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VIDEO: Brawling Senior Citizens, Kapp And Mosca, At Football Reunion

Five days later, video of two 70-plus year old guys trading blows on stage during a Canadian Football League alumni luncheon in Vancouver is still getting clicks and still drawing lots of attention from the cable news networks, blogs and websites.

In case you haven't heard, as The Vancouver Sun explained, it seems that former quarterback Joe Kapp and long-retired defensive lineman Angelo Mosca still don't seem to like each other very much.

Kapp, who would go on to quarterback the Minnesota Vikings of the NFL, played for the B.C. Lions of the Canadian league in the early '60s. Mosca was with the Hamilton Tiger-Cats. In the 1963 Grey Cup game (the league's championship), Hamilton beat B.C. 21-10 and Mosca became famous (or infamous) for what his rivals say was a late hit on Lions running back Willie Fleming.

Friday at the reunion, the pugnacious Kapp tried to give the equally feisty Mosca some flowers. Mosca didn't like them being waved in his face. He swatted at Kapp's hand. Kapp slapped Mosca's arm. Mosca started swinging his cane. And then things really got wild, with Kapp punching Mosca in the face — sending Mosca tumbling.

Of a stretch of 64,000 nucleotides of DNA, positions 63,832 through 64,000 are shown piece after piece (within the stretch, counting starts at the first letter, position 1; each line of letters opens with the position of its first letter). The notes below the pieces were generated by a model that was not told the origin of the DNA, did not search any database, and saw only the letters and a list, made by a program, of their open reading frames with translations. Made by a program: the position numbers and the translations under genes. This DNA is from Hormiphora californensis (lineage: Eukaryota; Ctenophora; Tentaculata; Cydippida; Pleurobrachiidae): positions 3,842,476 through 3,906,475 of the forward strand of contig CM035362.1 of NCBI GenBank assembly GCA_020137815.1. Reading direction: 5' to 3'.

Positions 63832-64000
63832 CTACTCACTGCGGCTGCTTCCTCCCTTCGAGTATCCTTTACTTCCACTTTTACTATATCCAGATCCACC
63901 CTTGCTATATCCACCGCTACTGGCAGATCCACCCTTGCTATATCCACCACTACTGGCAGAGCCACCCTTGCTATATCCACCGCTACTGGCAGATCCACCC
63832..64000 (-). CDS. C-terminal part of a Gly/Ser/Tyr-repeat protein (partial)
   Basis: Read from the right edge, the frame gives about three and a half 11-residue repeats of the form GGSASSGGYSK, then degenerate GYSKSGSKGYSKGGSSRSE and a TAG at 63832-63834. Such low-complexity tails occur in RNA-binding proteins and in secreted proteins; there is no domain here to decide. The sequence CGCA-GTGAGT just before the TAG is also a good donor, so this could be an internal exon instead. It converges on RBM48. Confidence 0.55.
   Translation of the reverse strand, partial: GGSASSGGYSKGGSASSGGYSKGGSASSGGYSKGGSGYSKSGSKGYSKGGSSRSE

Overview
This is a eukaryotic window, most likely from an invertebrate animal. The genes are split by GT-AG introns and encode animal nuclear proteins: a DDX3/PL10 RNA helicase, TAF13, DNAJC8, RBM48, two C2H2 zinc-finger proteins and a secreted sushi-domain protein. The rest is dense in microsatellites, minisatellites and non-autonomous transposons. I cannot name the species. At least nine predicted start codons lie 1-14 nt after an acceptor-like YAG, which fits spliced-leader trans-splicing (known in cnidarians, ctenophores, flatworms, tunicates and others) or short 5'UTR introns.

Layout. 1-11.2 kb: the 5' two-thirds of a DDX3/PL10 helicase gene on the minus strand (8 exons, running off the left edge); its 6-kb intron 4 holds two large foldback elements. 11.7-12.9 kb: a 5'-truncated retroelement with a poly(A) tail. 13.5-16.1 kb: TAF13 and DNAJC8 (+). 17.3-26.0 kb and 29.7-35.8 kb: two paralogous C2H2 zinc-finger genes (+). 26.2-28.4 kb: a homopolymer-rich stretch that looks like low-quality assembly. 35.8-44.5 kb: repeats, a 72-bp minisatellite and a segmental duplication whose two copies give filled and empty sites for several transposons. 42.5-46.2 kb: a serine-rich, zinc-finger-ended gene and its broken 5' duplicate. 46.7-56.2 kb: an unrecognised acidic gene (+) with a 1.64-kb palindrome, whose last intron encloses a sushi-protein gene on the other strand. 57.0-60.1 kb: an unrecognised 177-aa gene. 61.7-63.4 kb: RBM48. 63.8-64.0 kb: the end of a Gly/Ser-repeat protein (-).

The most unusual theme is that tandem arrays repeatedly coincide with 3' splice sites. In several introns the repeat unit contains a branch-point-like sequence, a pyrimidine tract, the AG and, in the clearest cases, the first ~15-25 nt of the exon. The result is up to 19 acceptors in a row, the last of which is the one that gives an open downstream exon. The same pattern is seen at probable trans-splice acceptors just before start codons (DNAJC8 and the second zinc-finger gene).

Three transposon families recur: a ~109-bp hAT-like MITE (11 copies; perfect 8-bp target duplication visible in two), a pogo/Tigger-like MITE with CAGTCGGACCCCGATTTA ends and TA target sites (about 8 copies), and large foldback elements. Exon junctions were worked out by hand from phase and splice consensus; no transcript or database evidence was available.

There are many copies of the video on the Web. Here's the most-viewed as of now. Note: Mosca does tell Kapp where he can put the flowers, and as you can imagine it's not a vase. So if you don't want to hear a common expletive, don't click play.

The San Francisco Chronicle reports today that Kapp says he apologized to Mosca afterward and says he's not proud of what happened. "I did not start it," Kapp told the newspaper. "I never started a fight in my life. Quarterbacks are supposed to be smarter than that. And I didn't start this one."

From Hamilton, though, TheSpec.com quotes Mosca as saying Kapp was needling him well before the fight. Prior to the luncheon, according to Mosca, "I said 'how are you doing?' He says 'go (expletive) yourself.' "

Copyright 2021 NPR. To see more, visit https://www.npr.org.

Mark Memmott is NPR's supervising senior editor for Standards & Practices. In that role, he's a resource for NPR's journalists – helping them raise the right questions as they do their work and uphold the organization's standards.